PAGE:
Run the application, and click on the buttons to verify that you can switch between the two states.

Creating view states in source view:

Now that you have created an application with two states in the design view, let’s see how to do the same in source view. Go back to the source view in Flex builder by clicking on the ‘source’ tab on the top left of the design editor. You will see that code has been generated for your actions in the design view. Let’s see the States code.

<s:states>
<s:State name=”State1″/>
<s:State name=”register”/>
</s:states>

You would also see code generated for the components that you have dropped in the two states. Here is a code snippet of my code:

<s:Panel x=”318″ y=”139″ width=”285″ height=”203″ title=”Login” height.register=”379″ y.register=”76″ width.register=”389″ x.register=”250″ title.register=”Register”>
<s:Label text=”Display name” x=”45″ y=”123″ includeIn=”register”/>
<s:Label x=”24″ y=”77″ text=”Password” x.register=”45″ y.register=”82″ text.register=”Second Name”/>


</s:Panel>

There is a significant difference in the code generated for Flex 3 and Flex 4.

<Flex beginners and developers who haven’t worked on Flex 3 need not read this. They should move on to the next section>

Here are the primary differences between state creation in Flex 3 and state creation in Flex 4 in the code view:

Flex 3 Flex 4
There is always a base state of the application (represented by empty string ‘’ ), which does not become part of the <mx:states> tag All states including the first state (there is no base state here) of the application become part of the <mx:states> state array
Elements have to be explicitly added and removed using the AddChild and RemoveChild mxml tags In Flex 4, developers can Use the includeIn and excludeFrom properties to add or remove a component from a state.

Modifying / Adding a component’s properties, styles or event handler is done using mxml tags nested inside the State tag. All this is done inline in the components declaration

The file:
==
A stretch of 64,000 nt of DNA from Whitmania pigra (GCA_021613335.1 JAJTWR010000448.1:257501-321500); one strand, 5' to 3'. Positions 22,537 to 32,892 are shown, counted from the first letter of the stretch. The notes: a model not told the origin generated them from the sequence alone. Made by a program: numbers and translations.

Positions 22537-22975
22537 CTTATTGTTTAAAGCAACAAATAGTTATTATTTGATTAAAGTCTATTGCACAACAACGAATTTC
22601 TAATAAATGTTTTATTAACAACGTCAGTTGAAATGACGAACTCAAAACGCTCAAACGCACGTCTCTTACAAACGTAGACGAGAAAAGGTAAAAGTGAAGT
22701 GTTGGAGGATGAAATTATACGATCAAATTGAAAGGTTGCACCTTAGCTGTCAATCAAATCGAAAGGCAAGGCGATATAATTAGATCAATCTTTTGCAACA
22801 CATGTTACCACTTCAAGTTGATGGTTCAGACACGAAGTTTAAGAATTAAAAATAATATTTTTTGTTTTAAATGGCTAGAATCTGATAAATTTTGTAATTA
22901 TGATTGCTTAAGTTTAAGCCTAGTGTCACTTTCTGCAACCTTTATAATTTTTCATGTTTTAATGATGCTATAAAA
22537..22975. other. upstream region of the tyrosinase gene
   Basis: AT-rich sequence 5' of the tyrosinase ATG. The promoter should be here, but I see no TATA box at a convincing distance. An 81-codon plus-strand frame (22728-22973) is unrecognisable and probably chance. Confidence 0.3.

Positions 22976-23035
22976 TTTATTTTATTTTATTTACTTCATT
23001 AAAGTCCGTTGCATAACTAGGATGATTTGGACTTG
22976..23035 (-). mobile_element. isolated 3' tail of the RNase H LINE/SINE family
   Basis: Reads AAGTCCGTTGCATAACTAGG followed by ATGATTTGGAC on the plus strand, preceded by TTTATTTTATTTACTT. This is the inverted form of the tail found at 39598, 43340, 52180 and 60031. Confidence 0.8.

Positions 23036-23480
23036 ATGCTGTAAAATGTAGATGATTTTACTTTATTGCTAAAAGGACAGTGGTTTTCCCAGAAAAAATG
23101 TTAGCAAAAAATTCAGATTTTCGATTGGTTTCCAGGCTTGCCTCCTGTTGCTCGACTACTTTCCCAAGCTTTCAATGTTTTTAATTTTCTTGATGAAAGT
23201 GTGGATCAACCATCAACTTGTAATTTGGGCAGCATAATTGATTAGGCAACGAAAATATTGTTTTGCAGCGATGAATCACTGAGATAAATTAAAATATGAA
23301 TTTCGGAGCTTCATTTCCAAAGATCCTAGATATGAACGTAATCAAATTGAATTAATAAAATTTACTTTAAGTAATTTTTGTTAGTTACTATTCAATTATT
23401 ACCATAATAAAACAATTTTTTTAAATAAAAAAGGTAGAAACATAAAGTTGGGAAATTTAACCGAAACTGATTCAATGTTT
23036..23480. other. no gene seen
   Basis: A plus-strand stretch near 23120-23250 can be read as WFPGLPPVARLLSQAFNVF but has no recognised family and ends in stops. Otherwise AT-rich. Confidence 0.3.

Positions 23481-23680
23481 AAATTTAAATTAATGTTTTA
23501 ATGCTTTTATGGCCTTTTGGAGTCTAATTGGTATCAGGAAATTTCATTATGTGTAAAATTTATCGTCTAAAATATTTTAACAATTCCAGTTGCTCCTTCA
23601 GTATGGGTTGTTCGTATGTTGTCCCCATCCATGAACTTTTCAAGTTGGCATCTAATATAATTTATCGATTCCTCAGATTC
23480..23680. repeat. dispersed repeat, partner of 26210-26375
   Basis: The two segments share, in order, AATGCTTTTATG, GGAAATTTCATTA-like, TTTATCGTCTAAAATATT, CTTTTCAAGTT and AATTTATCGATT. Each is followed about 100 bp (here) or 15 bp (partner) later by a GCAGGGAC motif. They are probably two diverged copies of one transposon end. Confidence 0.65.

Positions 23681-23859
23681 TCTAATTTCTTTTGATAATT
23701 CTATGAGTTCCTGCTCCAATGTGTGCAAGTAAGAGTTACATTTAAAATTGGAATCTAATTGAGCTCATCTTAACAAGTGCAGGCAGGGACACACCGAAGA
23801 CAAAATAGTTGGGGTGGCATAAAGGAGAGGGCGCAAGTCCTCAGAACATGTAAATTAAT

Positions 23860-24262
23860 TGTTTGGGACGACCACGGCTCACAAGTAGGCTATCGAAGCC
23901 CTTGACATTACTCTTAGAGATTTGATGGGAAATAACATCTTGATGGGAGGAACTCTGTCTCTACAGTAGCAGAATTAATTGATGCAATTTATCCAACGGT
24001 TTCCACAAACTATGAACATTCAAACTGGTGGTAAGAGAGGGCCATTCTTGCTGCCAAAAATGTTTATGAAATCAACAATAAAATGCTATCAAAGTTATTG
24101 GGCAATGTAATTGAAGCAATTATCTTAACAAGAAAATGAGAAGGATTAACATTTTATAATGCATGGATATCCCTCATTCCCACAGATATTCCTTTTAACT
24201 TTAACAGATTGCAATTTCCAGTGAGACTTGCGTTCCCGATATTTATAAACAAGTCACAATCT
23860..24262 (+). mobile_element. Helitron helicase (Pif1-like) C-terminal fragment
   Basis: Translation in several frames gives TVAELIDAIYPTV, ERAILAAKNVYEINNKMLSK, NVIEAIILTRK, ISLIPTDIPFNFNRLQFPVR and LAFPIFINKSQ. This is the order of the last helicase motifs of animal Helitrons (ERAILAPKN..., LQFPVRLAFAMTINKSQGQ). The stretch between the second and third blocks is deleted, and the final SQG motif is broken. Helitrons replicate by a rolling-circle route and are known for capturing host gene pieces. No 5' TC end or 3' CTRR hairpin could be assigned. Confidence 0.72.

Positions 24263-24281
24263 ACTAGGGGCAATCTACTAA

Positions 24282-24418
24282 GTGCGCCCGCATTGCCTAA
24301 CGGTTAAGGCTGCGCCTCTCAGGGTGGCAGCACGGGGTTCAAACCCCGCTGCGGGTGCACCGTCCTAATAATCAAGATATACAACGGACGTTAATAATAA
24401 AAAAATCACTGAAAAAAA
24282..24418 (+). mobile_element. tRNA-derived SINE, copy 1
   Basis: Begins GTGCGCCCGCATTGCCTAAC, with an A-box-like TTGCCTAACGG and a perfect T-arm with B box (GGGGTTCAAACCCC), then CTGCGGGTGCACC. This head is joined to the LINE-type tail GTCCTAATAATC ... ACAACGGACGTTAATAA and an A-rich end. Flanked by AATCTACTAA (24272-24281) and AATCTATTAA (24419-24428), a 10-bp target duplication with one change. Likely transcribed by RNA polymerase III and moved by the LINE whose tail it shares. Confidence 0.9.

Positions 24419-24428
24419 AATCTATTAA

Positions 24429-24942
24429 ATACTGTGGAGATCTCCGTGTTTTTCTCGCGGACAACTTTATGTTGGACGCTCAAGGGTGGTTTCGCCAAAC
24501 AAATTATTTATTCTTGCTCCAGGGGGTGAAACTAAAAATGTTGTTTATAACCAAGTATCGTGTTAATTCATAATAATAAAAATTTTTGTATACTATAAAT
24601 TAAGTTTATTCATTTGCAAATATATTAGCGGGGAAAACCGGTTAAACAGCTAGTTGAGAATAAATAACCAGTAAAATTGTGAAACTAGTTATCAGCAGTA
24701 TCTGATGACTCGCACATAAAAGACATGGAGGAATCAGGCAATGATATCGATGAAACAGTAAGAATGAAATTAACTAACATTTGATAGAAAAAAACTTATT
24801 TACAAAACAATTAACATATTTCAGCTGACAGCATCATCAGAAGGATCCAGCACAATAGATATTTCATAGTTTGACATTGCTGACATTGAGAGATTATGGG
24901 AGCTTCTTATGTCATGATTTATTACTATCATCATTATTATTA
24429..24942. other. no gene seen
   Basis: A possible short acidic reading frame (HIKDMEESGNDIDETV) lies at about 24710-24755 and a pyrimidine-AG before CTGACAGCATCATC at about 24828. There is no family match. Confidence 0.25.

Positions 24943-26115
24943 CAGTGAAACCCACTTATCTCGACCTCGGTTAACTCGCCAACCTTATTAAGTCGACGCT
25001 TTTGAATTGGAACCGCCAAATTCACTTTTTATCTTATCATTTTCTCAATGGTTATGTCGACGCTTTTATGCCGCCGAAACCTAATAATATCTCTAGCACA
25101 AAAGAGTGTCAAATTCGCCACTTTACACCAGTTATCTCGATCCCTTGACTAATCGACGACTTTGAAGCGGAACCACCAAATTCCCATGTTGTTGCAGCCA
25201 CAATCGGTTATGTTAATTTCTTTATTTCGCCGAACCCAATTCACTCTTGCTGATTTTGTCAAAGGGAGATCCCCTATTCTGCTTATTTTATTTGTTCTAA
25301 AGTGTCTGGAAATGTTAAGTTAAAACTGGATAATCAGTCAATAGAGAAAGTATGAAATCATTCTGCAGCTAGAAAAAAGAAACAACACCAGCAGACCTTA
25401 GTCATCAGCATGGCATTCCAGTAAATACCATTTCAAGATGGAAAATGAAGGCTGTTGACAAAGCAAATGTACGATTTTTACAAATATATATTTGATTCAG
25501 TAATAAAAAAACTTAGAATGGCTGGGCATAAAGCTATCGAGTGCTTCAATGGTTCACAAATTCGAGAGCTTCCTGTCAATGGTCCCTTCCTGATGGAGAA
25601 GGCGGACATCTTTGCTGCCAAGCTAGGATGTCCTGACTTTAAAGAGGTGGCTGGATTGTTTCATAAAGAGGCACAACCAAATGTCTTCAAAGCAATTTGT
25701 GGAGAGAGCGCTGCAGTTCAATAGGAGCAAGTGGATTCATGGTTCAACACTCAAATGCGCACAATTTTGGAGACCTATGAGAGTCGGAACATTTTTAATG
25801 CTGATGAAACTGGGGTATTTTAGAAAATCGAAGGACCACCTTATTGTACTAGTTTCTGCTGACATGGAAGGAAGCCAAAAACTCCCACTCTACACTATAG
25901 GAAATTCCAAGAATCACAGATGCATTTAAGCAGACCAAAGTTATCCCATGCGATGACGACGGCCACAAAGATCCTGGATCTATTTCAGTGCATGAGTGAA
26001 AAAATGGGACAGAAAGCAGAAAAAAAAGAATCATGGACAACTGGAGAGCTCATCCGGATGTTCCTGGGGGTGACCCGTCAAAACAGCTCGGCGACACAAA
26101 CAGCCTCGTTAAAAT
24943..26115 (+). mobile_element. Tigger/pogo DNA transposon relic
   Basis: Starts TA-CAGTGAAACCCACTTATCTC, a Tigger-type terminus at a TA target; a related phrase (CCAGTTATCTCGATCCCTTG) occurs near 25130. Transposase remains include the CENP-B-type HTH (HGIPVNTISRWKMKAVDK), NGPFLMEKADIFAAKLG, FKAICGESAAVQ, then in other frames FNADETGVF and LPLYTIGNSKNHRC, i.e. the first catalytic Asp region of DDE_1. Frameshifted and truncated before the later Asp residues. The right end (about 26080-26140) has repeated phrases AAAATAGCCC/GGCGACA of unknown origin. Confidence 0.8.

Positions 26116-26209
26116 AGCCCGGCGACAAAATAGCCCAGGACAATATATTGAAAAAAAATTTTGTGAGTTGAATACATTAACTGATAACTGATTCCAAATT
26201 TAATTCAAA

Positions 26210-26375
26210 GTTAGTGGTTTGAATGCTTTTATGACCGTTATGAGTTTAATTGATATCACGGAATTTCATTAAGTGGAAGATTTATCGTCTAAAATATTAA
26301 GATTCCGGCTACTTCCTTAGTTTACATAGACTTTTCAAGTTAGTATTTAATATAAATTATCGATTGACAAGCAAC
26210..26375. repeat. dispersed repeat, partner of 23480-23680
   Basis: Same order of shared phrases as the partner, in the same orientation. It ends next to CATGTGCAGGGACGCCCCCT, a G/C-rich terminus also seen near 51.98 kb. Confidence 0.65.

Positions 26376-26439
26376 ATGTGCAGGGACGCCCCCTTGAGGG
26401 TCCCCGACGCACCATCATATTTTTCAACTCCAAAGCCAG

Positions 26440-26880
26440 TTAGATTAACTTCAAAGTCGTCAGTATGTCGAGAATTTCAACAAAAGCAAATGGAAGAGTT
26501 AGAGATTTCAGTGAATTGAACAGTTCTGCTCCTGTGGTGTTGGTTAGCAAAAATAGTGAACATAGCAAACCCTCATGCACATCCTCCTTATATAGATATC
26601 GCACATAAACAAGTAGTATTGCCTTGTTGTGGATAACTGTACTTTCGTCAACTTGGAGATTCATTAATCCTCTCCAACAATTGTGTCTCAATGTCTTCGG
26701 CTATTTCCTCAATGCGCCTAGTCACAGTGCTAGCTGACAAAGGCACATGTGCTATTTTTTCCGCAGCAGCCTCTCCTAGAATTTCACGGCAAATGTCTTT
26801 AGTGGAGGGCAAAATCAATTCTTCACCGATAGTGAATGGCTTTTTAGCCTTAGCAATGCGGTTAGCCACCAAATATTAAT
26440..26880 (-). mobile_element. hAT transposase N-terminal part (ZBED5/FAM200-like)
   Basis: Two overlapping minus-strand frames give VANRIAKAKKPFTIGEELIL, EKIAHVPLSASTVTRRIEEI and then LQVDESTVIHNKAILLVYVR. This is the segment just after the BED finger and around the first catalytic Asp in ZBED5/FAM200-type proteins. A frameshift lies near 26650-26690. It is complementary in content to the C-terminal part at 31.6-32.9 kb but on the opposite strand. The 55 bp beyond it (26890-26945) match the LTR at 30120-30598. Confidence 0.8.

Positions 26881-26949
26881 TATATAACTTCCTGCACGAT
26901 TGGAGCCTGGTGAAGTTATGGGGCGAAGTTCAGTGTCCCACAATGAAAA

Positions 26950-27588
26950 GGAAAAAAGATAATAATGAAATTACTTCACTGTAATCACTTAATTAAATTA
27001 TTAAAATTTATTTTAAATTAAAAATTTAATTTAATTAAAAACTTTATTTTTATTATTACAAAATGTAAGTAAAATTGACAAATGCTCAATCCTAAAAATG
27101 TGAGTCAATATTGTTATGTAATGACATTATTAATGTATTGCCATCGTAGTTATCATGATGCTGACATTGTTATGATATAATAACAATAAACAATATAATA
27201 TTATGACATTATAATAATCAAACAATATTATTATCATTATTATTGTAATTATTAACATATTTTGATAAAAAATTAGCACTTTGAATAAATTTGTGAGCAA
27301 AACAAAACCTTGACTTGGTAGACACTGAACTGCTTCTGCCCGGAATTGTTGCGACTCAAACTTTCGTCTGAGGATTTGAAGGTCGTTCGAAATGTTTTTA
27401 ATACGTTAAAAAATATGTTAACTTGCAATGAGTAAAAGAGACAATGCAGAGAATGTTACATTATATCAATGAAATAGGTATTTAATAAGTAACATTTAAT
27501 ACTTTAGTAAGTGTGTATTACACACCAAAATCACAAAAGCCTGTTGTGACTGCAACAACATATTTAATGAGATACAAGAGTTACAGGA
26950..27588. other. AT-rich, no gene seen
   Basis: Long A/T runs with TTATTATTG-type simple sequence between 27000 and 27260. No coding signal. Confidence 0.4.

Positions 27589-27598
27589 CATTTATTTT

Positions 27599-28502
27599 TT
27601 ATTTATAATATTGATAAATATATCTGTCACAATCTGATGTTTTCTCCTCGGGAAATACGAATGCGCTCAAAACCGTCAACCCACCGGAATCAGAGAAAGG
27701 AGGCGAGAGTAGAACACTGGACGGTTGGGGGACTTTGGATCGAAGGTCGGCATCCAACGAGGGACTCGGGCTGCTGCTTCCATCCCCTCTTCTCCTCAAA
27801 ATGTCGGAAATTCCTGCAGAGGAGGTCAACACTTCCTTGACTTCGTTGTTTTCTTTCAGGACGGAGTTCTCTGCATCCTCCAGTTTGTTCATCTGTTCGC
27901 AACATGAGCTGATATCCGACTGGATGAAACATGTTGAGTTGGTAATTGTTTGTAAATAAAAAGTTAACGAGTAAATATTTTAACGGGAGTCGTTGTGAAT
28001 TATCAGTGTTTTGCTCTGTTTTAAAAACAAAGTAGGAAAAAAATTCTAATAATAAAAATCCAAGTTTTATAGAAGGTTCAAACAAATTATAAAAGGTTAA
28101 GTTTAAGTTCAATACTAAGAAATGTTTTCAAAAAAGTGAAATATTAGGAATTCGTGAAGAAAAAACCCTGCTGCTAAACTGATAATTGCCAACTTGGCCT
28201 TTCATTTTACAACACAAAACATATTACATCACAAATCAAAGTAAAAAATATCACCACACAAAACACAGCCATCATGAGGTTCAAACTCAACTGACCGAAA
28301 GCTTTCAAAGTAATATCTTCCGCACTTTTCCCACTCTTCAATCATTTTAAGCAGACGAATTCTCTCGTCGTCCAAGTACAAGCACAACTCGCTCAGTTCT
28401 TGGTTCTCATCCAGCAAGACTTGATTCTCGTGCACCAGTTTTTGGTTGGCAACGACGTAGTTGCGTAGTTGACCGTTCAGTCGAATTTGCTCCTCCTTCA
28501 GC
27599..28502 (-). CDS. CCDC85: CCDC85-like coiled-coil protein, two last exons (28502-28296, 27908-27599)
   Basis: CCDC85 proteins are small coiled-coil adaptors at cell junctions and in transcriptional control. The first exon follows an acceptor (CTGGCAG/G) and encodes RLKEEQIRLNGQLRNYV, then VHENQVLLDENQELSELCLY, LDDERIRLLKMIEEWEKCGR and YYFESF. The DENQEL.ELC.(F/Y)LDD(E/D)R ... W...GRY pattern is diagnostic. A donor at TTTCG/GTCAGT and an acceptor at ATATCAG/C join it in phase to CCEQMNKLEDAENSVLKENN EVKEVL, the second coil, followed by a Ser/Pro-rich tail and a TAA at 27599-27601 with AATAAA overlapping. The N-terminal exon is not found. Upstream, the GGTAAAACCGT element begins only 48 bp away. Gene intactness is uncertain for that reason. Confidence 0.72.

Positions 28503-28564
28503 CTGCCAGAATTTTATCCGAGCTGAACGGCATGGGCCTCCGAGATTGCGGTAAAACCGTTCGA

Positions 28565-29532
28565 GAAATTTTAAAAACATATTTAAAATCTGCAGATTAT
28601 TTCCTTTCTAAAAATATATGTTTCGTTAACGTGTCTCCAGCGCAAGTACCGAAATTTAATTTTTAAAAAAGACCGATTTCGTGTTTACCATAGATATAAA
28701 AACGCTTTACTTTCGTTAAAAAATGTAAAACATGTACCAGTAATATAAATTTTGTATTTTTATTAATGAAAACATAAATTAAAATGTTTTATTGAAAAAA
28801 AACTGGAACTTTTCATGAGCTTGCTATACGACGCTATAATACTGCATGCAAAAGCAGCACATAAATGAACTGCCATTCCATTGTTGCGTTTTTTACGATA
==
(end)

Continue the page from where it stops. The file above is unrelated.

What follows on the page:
To add the first new state to the Application (in this case the ‘register’ state), you have to add two State tags to the states array. One of them is the new state obviously, but you also give a name to the existing state. As an example, for adding a new state with the name ‘register’ to your application, you would add

<s:states>
<s:State name=”State1″/>
<s:State name=”register”/>
</s:states>

All elements that you have defined before adding the states tag are now available in both of the states. You can keep adding states in the states array. All of them will contain the same display (which is the default display of the application). Now to make a component appear in any one or more specific states use the includeIn property of the component. As an example to create a Button instance that appears only in the register state, the  code would be:

<s:Button includeIn=”register”/>

You can specify more than one state in the includeIn property by separating state names with a comma delimiter. Hypothetically, if your application contained a third state called ‘ErrorState’ and you wanted a button to appear only in the other two states (‘State1’ and ‘register’) and not in the ErrorState, the code would be:

<s:Button includeIn=”State1,register” /> Code statement 1

If the includeIn property is not specified for a component, it will appear in all states.

You can also use the excludeFrom property to specify states in which the component will not appear. As an example, we could also have created the above button by:

<s:Button excludeFrom=”ErrorState” /> Code statement 2

Code statement 1 and 2 are equivalent for an application containing three states: ‘State1’, ‘register’ and ‘ErrorState’.

Changing component properties

You may want the height of the Panel to increase in the register state as it contains more content than the login panel. How to make this change in the code view?

In Flex 4, component properties for different states can be specified through <propertyName.stateName>. As an example, for creating a panel which has a height of 200 in the login state (State1) and a height of 400 in the register state, the code would be:

<s:Panel height.state1=”200″ height.register=”400″/>

If you don’t specify a state name after the property name then that becomes the default value of the property in all states that have no explicit value specified for them.

<s:Panel height.state1=”200″ height =”400″/>

In the above code, the panel will have a height of 400 in all states but State1.

In my opinion, Flex 4 provides a much cleaner approach to creating states and is the clear SDK choice for developers starting with States. You may also want to learn about transitions between states for Flex 3 and Flex 4.

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2 Comments

  1. Todd Hanson said,

    June 30, 2010 at 11:12 pm

    How can you determine in Flex 4 what the current state is during runtime?

  2. July 1, 2010 at 10:18 am

    @Todd

    You can find out using the ‘currentState’ variable.